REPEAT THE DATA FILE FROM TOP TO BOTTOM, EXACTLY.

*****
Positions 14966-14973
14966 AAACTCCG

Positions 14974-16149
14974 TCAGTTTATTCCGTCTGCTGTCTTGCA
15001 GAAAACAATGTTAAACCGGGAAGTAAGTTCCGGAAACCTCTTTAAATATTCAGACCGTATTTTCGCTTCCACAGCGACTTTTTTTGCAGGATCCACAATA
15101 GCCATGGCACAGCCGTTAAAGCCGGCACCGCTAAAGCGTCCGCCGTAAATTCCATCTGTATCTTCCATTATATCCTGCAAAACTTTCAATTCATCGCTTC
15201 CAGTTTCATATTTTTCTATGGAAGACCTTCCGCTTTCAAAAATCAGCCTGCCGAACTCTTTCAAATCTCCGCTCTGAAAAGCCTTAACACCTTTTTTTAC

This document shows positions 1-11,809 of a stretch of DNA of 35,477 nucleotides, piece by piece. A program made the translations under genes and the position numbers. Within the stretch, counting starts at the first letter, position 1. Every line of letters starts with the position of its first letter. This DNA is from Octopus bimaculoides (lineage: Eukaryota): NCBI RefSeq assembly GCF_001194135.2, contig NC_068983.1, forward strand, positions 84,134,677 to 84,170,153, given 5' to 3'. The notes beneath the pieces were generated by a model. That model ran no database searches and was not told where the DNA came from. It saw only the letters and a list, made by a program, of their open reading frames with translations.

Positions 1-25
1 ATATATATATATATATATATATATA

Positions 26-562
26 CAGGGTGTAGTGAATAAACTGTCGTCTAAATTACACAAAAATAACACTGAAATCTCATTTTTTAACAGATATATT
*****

Positions 14966-14973
14966 AAACTCCG

Positions 14974-16149
14974 TCAGTTTATTCCGTCTGCTGTCTTGCA
15001 GAAAACAATGTTAAACCGGGAAGTAAGTTCCGGAAACCTCTTTAAATATTCAGACCGTATTTTCGCTTCCACAGCGACTTTTTTTGCAGGATCCACAATA
15101 GCCATGGCACAGCCGTTAAAGCCGGCACCGCTAAAGCGTCCGCCGTAAATTCCATCTGTATCTTCCATTATATCCTGCAAAACTTTCAATTCATCGCTTC
15201 CAGTTTCATATTTTTCTATGGAAGACCTTCCGCTTTCAAAAATCAGCCTGCCGAACTCTTTCAAATCTCCGCTCTGAAAAGCCTTAACACCTTTTTTTAC

This document shows positions 1-11,809 of a stretch of DNA of 35,477 nucleotides, piece by piece. A program made the translations under genes and the position numbers. Within the stretch, counting starts at the first letter, position 1. Every line of letters starts with the position of its first letter. This DNA is from Octopus bimaculoides (lineage: Eukaryota): NCBI RefSeq assembly GCF_001194135.2, contig NC_068983.1, forward strand, positions 84,134,677 to 84,170,153, given 5' to 3'. The notes beneath the pieces were generated by a model. That model ran no database searches and was not told where the DNA came from. It saw only the letters and a list, made by a program, of their open reading frames with translations.

Positions 1-25
1 ATATATATATATATATATATATATA

Positions 26-562
26 CAGGGTGTAGTGAATAAACTGTCGTCTAAATTACACAAAAATAACACTGAAATCTCATTTTTTAACAGATATATT